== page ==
[Originally published November 1, 2010.]
What is Bieber Fever?
The consensus within the scientific community is that a J1B1-type virus—commonly called Bieber Fever—apparently “jumped” to humans for the first time in January 2007 when Pattie Mallette’s poorly lit video of her thirteen-year old son performing Ne-Yo’s “So Sick” in a local singing competition began receiving an impressive number of non-familial hits. Prior to this jump, the worrisome strain infected only sound-enabled computers, causing them to emit a hideous prepubescent squeal that could only be cured by smashing the afflicted machine to bits (pronounced “bytes”). Twenty-four-year-old industry mogul Scott “Scooter” Braun was the first to be infected with this particularly ominous version of the J1B1 virus, which he then transmitted to best-selling R&B recording artist Usher. From there, the J1B1 pathogen entered American headlines.
Today, health authorities insist a pandemic based on the J1B1 virus strain is not only inevitable but already underway. Once restricted to three-ring binder covers and .gif-heavy MySpace pages, the virus has proven incredibly resilient both to vaccination and high aesthetic standards, most recently infecting network television’s premiere season through the CBS crime drama CSI: Crime Scene Investigation. Risk of continued spread through the primetime viewing public via the franchise’s various location-based spin-offs remains alarmingly high.
What are Bieber Fever symptoms?
Some GPs trace the onset of the virus to the tendency to drop those letters in the second-person pronoun deemed non-essential, though if this is the case, tracks like “U Remind Me,” “U Got It Bad,” and “U Don’t Have to Call” suggest an earlier strain of the virus might have mutated within Usher as early as 1997. Other common symptoms include:
- Inability to concentrate on math homework
- Increased heart rate and possibly loss of consciousness at the sight of forward-combed hair
- An all-consuming desire to cancel any subscription that is not Tiger Beat
How does Bieber Fever spread?
The J1B1 virus strain is highly contagious and is known to affect humans who repeat the word “baby” three times in the key of E-flat major. By the time Ludacris is heard rapping about puppy love, it is usually too late: you have already been exposed.
How many people have Bieber Fever?
The World Health Organization (WHO) estimates that between 2 million and 7.4 million people worldwide are afflicted. The original “Justin Singing So Sick by Ne-Yo” video alone has 2,635,671 views, though the WHO’s estimate reflects the likelihood that hundreds if not thousands of those views come from Bieber’s own mother showing off to her sewing circle.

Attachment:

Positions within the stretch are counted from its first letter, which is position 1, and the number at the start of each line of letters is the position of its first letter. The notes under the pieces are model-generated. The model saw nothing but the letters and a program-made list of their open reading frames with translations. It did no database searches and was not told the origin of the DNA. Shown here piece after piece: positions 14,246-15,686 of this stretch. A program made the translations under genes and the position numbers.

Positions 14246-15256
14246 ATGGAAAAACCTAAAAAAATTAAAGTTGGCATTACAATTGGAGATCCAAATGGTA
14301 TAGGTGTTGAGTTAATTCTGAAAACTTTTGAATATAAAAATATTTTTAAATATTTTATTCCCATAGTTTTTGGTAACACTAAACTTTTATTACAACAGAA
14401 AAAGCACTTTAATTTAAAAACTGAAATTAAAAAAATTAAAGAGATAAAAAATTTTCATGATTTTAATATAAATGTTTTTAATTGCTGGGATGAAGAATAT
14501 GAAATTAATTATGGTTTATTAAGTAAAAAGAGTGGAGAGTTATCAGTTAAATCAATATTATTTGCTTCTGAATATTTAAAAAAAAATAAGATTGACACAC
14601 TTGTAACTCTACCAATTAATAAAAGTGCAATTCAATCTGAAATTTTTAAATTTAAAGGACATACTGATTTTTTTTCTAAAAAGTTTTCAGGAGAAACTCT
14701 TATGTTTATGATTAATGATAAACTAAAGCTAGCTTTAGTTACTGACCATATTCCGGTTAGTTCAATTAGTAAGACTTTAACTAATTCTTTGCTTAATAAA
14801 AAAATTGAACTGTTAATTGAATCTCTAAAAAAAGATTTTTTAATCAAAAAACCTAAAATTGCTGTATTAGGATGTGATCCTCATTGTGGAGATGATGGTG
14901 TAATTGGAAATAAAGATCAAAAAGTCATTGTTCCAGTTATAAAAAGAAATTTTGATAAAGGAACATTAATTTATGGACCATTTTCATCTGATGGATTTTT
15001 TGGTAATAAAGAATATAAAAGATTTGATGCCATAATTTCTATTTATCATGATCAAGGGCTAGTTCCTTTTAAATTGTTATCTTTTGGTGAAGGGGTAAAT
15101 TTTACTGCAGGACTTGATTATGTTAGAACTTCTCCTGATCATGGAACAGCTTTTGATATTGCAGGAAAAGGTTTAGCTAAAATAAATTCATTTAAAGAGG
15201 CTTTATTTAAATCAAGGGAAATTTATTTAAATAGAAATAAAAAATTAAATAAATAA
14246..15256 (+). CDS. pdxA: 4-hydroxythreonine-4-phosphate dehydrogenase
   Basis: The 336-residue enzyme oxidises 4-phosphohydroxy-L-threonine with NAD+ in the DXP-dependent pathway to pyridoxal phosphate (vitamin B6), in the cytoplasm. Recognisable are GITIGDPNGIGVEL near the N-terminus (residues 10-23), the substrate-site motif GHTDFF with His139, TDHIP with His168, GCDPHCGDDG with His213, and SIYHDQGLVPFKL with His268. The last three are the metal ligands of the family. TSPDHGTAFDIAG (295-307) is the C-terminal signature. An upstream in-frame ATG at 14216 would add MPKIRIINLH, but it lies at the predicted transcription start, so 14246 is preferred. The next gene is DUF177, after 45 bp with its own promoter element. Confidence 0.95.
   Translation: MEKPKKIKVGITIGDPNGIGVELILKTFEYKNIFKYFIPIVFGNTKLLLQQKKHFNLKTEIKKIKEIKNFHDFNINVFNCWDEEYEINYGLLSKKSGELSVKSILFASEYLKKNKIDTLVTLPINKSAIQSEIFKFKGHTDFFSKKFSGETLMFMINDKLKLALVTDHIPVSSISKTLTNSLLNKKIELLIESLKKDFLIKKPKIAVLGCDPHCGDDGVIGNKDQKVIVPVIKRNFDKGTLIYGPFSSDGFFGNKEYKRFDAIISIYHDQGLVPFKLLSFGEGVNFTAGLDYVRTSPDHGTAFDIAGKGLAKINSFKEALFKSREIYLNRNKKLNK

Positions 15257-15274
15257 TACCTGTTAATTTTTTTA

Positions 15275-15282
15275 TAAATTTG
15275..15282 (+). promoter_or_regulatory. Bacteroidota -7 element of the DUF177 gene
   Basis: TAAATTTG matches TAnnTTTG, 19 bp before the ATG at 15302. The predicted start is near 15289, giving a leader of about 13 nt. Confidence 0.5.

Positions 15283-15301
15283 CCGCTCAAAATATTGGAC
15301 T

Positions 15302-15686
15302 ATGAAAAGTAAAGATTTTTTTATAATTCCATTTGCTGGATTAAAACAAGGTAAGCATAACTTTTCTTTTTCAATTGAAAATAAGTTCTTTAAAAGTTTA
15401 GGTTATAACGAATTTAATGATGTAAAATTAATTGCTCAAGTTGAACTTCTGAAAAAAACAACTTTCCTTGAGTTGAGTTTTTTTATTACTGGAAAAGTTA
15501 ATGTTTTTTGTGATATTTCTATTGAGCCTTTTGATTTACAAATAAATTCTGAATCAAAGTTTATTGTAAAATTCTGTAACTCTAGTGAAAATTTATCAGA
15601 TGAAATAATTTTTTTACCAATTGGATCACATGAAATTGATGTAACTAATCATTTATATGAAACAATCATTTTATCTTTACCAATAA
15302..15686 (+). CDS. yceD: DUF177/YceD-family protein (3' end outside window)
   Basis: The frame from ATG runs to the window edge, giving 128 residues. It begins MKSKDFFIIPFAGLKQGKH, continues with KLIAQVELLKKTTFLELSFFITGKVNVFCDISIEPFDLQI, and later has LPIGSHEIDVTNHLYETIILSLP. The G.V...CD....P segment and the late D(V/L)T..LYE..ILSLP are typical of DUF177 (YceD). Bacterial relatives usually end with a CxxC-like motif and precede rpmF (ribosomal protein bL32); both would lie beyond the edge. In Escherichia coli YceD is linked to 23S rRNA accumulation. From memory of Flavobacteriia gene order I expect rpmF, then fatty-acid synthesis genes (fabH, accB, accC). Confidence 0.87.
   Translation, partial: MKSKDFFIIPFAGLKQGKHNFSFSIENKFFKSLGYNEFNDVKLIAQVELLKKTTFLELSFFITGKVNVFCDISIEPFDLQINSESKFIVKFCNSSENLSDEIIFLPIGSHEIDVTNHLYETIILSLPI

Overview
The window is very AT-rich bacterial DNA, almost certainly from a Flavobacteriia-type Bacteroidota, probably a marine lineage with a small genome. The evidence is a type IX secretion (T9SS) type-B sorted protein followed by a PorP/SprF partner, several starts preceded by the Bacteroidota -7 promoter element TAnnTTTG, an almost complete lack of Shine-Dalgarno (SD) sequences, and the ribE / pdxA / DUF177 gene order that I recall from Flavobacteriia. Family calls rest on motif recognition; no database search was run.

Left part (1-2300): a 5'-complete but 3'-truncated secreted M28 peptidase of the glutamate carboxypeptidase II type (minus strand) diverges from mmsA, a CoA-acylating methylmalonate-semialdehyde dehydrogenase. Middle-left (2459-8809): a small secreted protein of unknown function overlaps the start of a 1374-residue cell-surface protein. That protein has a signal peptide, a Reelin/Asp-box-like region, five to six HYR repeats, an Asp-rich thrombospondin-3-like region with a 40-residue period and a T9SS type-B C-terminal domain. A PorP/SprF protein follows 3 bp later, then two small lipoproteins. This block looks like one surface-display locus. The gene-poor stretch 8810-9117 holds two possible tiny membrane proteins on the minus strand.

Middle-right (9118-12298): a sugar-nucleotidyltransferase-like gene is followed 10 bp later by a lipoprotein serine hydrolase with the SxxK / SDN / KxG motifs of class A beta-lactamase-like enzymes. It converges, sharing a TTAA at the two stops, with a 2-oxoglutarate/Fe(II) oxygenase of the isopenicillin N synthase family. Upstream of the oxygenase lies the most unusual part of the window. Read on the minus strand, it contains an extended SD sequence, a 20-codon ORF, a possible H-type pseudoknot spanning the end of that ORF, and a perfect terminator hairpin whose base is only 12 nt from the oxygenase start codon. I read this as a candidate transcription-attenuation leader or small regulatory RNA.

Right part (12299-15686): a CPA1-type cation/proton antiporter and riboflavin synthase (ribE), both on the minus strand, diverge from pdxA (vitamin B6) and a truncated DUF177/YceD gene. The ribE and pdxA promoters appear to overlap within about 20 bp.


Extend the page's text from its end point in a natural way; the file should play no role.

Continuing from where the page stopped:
What are the implications of
Bieber Fever for the elderly?
Current studies show that the risk for novel J1B1 infection among people age 65 or older is significantly less than the risk for younger age groups. Overall, seniors have been spared from the novel J1B1 virus!
However, even though people age 65 and older are not at high risk of infection with J1B1, they are at high risk for seasonal influenza (flu) as well as most every other communicable disease out there. Most experts agree: a fair trade-off.
How can I prevent Bieber Fever?
All Americans share in the responsibility to reduce the spread of the virus, which causes more than 1.2 million retweets (RTs) every year.
The Centers for Disease Control (CDC) recommends taking these steps:
- Avoid direct contact with either My World or the My World 2.0 mutation
- Avoid children (who are not your own)
- Avoid the electronics section of American retail chains such as Target or Walmart
- Avoid the periodicals, young adult, and memoir sections of your local bookseller
- Avoid Top 40 Radio, MTV, the Teen Choice Awards, and the Internet
- If you must access the Internet, avoid Twitter at all costs
Should I cancel my travel plans?
Only if those plans tend toward major metropolitan areas home to arenas whose naming rights have gone to a corporate sponsor. (This also includes the Great White North. Do not be fooled by the charming inversion of the “r” and “e” in their corporate-sponsored Centers—Stratford, Ontario, after all, was the location of the first documented case.)
What else should I be doing?
The most important thing to remember during this difficult season is to stay calm. It is imperative that you not contribute further to the mass hysteria. Cut your hair. Refrain from wearing hoodies or G-Star Raw skinny jeans. Speak in a dialect that is not wholly at odds with your upbringing. And, in the unfortunate event that you do become infected, do not panic. The CDC recently released a study whose findings indicate that millions of people with Bieber Fever go on to lead relatively normal and fulfilling lives.